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Japanese Video Lesson Survey

In a few days I will be travelling to Tokyo and Nagano for a friend’s wedding. While I am there, I thought I would shoot some video and Japanese conversation so everyone can learn some real world phrases and words. If there are enough people who are interested in the videos, I will also continue to make them when I get back to Okinawa.

To find out what kinds of videos and situations you might be interested in I have have created a short survey.

It will be very helpful if you can fill it out and give your opinion. You can find it at the link below.

Survey

I look forward to getting your feedback.

 

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How to Speak Japanese Like a Native

For those of you who came here to learn a few tips to speak more like a native Japanese speaker and then be on your way, make sure you read to the end. There is a bit of a surprise.

Okay, first a few tips to speak like a native Japanese speaker.

Make a ton of mistakes

You can’t expect to get everything perfect on your first try. To learn to speak well you are first going to have to suck at it. Let your pride go and just try to speak. Make mistakes, sound stupid, be goofy, have fun. You will make much more progress if you are trying again and again rather that not speaking because you don’t know if you can do it perfectly.

Be a copy-cat

Did you ever mimic someone as a kid or try to sound just like an actor. I did. I used to do Jim Carrey impersonations as a child. When I started learning Japanese, I put those skills to work. When I would hear a native Japanese speaker say something, I would repeat it to myself in the same tones, speed, inflections as the person who said it. Pretty soon, rather than stringing together Japanese words, I was stringing together Japanese phrases.

Make big mouth movements

Your mouth is used to making certain movements. When you are learning Japanese you will use different muscles. Exaggerate your movements when you practice. When you actually speak they will get smaller, so don’t worry. But if you practice regular they will be too small when you actually speak and you won’t speak as clearly.

A very important tip to Speak Japanese like a native

Don’t! What I mean is that this shouldn’t be your main goal. Yes, you should always try to improve your pronunciation as much as possible, but don’t loose sight of the goal.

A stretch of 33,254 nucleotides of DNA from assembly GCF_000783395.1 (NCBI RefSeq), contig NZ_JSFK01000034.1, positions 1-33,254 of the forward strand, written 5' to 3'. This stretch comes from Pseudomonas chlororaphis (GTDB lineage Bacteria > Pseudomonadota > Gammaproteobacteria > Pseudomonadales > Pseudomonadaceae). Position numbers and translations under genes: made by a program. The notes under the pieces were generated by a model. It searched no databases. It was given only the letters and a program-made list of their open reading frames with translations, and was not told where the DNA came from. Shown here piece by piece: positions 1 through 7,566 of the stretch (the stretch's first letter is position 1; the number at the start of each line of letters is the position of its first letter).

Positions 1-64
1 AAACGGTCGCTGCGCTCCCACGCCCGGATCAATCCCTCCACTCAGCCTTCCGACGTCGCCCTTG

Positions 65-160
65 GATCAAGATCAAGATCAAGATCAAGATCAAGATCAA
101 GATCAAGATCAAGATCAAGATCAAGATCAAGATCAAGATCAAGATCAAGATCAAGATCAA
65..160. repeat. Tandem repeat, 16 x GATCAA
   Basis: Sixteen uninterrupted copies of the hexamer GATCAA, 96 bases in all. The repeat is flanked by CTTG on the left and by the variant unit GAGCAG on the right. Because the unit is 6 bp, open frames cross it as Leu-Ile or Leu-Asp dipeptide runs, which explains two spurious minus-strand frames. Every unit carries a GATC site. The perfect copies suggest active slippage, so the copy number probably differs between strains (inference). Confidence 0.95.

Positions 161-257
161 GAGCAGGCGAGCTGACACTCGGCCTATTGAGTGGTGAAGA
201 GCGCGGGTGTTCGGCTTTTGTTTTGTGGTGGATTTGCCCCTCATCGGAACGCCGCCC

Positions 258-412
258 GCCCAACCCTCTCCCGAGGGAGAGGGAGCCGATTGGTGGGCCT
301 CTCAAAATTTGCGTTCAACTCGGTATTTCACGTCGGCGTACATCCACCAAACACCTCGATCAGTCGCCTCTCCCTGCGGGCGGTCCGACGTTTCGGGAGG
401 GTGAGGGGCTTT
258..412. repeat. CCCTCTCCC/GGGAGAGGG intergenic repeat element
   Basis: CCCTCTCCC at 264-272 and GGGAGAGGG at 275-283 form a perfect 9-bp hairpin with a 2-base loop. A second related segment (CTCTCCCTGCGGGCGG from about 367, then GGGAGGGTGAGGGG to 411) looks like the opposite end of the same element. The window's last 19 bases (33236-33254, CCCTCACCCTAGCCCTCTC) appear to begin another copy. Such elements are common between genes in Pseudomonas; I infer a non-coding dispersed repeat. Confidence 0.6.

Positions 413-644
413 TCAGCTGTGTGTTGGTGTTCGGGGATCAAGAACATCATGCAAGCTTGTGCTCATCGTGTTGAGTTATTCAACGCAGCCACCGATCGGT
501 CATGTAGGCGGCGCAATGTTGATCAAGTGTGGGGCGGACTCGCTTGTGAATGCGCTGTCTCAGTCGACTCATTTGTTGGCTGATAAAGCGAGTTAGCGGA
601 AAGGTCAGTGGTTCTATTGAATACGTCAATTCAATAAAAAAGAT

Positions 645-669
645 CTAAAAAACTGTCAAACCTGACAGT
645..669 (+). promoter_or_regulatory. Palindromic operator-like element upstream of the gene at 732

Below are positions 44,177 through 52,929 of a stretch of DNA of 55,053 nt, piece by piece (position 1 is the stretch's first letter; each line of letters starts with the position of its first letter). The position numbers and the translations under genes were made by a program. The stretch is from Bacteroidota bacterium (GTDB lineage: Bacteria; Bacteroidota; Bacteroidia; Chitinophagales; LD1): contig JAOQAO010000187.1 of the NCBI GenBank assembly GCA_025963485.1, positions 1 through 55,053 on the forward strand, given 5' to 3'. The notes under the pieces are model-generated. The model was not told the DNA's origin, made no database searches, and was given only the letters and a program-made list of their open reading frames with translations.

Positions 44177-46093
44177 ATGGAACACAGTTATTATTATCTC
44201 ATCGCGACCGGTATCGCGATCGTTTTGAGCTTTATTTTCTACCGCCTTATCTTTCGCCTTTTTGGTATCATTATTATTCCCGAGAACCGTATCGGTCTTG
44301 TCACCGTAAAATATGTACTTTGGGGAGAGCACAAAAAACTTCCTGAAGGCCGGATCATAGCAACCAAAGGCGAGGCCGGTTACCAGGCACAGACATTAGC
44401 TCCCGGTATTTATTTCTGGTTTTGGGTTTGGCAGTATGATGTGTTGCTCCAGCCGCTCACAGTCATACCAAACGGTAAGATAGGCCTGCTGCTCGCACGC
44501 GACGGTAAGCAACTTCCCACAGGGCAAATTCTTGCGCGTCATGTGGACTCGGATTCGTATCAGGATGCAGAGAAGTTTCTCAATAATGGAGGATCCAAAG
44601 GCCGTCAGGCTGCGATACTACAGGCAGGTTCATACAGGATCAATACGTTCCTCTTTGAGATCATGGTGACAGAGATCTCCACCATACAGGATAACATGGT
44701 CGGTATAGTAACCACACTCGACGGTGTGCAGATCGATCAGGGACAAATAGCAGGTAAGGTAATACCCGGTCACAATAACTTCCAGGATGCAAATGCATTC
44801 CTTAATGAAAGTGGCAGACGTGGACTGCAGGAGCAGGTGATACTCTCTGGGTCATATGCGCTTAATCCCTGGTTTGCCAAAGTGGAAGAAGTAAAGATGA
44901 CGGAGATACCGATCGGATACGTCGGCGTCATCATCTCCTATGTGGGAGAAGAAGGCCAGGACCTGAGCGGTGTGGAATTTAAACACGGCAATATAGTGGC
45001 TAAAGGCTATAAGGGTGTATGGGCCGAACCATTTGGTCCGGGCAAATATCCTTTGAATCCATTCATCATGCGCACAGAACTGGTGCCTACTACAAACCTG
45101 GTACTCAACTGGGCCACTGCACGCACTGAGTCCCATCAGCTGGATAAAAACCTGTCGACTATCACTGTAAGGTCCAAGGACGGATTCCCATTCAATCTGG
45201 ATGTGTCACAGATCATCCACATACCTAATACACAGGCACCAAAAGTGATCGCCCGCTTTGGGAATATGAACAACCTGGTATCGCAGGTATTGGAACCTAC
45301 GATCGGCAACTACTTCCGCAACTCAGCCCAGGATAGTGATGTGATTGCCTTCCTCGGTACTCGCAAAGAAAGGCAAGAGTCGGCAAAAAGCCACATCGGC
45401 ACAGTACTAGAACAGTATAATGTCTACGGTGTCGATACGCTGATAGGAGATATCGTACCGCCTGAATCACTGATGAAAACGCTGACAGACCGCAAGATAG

Someone who can count to 10 perfectly in Japanese isn’t going to do nearly as well as someone who doesn’t have great pronunciation, but can converse with a Japanese speaker.

Just remember that the goal is communicating with a native Japanese speaker, not sounding like one.

For those who would like a little more information on this idea, check out this article on the Times website here.

 

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Learn Japanese and Free Japanese Program Trial

This post is for anyone who has an interest in learning Japanese. For both the people who are just starting and for those who have already started, and especially for those people who may have given up.

I am going to say something that you probably won’t hear very often….wait for it….Learning Japanese takes a lot of hard work and perseverance.

Does that mean that it’s not worth it? Definitely not! My Japanese ability allowed me to study in Japan and and eventually live and work in Tokyo. I now live in the more tropical Okinawa. I speak Japanese on a daily basis and still enjoy doing so. But it wasn’t always this way. There was a time when I could barely count to 10 and would get flustered if someone asked me 元気ですか?(how are you?). So how did I get from there to here? Hard work and perseverance.

I have written a ton of articles about how to learn Japanese faster, easier, and have more fun. I still believe that all of those things are true and that the advice I have given is solid. I have used these tips myself. However, while they may be more fun and efficient, you will still need to put in the time and work.